Folyo is a private job board that helps startups find designers.
It’s always hard for me to reject a profile for Folyo. Most of the designers who apply are not bad by any means, they’re just not great.
And since Folyo aims to feature only great designers and not merely good ones, I have to reject their application.
So what’s the main difference between a good designer and a great one? Is it skill, experience, or just god-given gifts? Well, it might be all that, but I believe there’s also a simpler reason:
Great designers charge more.
But isn’t this backwards? Don’t they charge more because they’re great?
Not necessarily. Becoming great at what you do requires tons of practice, countless revisions, and sometimes even scrapping hours of work when you realize that your project took the wrong direction.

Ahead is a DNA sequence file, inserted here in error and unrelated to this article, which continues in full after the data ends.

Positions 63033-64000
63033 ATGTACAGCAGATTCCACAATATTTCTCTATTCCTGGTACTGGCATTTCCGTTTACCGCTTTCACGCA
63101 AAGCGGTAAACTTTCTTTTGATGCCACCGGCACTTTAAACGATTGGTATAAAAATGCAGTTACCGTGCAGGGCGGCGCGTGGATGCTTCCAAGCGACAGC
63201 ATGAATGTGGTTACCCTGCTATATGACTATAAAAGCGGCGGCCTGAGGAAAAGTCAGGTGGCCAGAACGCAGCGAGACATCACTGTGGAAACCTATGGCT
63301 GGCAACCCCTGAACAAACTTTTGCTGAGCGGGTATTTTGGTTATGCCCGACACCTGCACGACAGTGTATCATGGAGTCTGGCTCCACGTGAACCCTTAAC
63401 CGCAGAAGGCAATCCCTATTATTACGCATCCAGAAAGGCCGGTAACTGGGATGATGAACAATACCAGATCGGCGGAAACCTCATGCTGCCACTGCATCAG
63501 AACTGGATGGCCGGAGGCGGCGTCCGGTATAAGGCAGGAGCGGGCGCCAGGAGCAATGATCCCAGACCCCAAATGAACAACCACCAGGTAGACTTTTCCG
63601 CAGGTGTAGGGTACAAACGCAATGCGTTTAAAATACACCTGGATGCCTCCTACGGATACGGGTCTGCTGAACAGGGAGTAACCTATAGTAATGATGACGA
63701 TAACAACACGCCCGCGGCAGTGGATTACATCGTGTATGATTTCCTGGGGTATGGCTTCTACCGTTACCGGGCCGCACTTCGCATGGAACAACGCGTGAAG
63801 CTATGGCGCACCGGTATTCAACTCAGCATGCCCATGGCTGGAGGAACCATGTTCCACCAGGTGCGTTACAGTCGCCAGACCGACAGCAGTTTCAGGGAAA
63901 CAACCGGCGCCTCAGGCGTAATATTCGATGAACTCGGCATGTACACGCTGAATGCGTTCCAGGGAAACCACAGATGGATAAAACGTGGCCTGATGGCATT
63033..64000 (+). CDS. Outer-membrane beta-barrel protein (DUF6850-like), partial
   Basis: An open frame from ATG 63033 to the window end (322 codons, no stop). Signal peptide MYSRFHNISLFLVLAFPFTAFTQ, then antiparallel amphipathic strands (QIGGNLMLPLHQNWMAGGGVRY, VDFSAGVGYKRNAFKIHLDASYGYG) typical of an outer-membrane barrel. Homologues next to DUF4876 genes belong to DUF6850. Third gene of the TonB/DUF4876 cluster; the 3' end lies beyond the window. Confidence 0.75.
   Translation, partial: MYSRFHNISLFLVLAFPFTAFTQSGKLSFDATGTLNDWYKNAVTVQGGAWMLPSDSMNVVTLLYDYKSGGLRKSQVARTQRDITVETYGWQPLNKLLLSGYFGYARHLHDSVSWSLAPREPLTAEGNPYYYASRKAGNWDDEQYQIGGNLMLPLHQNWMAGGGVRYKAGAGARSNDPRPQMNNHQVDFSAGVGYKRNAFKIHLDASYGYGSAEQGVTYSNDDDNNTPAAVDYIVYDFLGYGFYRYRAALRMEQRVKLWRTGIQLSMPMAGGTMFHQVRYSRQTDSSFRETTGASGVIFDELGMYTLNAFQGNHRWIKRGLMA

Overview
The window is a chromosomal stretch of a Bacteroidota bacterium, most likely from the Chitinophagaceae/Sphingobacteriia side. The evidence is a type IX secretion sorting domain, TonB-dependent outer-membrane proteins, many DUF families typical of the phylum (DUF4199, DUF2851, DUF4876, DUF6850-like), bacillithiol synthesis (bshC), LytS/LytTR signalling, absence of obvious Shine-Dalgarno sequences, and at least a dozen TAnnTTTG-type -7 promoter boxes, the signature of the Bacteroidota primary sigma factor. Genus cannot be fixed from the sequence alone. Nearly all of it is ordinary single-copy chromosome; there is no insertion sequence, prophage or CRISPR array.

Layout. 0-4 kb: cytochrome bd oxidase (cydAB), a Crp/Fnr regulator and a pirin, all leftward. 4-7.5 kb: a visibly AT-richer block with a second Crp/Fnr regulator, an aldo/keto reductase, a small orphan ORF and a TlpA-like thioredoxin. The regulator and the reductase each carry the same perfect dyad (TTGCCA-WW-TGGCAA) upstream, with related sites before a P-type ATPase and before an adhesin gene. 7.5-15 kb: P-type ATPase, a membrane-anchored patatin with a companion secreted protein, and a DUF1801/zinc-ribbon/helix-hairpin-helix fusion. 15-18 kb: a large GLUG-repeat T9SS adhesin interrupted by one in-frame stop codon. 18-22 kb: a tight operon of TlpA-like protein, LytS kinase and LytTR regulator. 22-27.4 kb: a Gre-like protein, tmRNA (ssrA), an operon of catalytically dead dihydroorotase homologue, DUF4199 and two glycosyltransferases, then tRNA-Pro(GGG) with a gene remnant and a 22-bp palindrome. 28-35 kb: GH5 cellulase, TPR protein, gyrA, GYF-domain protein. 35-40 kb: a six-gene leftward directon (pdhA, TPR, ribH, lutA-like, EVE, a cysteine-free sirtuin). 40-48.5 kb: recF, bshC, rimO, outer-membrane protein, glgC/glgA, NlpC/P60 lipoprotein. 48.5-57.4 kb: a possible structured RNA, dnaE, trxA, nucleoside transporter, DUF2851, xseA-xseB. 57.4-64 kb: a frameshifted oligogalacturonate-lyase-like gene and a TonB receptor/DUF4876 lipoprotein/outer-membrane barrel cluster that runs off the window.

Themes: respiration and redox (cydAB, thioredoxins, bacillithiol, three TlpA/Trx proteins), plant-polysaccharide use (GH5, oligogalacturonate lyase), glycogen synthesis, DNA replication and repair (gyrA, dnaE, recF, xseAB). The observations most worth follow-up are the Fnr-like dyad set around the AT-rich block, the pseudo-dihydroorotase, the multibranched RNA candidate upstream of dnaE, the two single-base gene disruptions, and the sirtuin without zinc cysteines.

If you’re always undercharging the competition to get low-paying projects, you’ll never produce great work because you simply won’t be able to afford putting in the time.
In fact, rather than work for crappy clients and low wages, I’d advise that you work for free on interesting, creative projects. Then once you’re good enough, raise your rates to an amount that’s high enough to ensure you’re not cutting corners.
What’s more, the mere act of raising your rates will mean you’re working with clients who really value design and will in turn push you to output better work.
This will create a virtuous circle where for each client you’ll get better, you’ll charge more, and you’ll find better projects.
So if you want to be great, quit trying to be the cheapest or fastest possible. Just try to be the best.